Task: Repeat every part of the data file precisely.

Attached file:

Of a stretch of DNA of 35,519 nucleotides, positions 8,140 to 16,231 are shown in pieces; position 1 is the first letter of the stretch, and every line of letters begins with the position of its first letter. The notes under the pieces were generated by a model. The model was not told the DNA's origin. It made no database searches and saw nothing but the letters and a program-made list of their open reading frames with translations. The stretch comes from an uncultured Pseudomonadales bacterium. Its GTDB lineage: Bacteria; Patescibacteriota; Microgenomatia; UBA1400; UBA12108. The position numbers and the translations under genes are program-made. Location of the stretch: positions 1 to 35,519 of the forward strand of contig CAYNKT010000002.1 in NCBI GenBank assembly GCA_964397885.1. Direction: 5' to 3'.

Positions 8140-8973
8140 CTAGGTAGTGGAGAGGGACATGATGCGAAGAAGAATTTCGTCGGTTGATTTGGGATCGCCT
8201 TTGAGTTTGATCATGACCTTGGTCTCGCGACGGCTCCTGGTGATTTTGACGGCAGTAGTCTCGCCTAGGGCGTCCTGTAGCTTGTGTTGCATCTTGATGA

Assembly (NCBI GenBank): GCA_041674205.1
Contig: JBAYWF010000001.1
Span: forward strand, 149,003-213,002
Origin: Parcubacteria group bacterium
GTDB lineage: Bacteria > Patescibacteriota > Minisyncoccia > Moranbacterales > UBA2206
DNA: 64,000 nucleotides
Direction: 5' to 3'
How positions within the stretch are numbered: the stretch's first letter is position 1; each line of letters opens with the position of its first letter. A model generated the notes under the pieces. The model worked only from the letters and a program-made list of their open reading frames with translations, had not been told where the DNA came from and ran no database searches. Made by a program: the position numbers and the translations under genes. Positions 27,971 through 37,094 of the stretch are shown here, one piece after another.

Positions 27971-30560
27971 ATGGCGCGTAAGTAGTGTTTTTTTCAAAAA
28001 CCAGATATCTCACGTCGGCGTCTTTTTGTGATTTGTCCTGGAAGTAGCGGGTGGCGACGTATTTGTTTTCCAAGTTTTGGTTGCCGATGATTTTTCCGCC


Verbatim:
Of a stretch of DNA of 35,519 nucleotides, positions 8,140 to 16,231 are shown in pieces; position 1 is the first letter of the stretch, and every line of letters begins with the position of its first letter. The notes under the pieces were generated by a model. The model was not told the DNA's origin. It made no database searches and saw nothing but the letters and a program-made list of their open reading frames with translations. The stretch comes from an uncultured Pseudomonadales bacterium. Its GTDB lineage: Bacteria; Patescibacteriota; Microgenomatia; UBA1400; UBA12108. The position numbers and the translations under genes are program-made. Location of the stretch: positions 1 to 35,519 of the forward strand of contig CAYNKT010000002.1 in NCBI GenBank assembly GCA_964397885.1. Direction: 5' to 3'.

Positions 8140-8973
8140 CTAGGTAGTGGAGAGGGACATGATGCGAAGAAGAATTTCGTCGGTTGATTTGGGATCGCCT
8201 TTGAGTTTGATCATGACCTTGGTCTCGCGACGGCTCCTGGTGATTTTGACGGCAGTAGTCTCGCCTAGGGCGTCCTGTAGCTTGTGTTGCATCTTGATGA

Assembly (NCBI GenBank): GCA_041674205.1
Contig: JBAYWF010000001.1
Span: forward strand, 149,003-213,002
Origin: Parcubacteria group bacterium
GTDB lineage: Bacteria > Patescibacteriota > Minisyncoccia > Moranbacterales > UBA2206
DNA: 64,000 nucleotides
Direction: 5' to 3'
How positions within the stretch are numbered: the stretch's first letter is position 1; each line of letters opens with the position of its first letter. A model generated the notes under the pieces. The model worked only from the letters and a program-made list of their open reading frames with translations, had not been told where the DNA came from and ran no database searches. Made by a program: the position numbers and the translations under genes. Positions 27,971 through 37,094 of the stretch are shown here, one piece after another.

Positions 27971-30560
27971 ATGGCGCGTAAGTAGTGTTTTTTTCAAAAA
28001 CCAGATATCTCACGTCGGCGTCTTTTTGTGATTTGTCCTGGAAGTAGCGGGTGGCGACGTATTTGTTTTCCAAGTTTTGGTTGCCGATGATTTTTCCGCC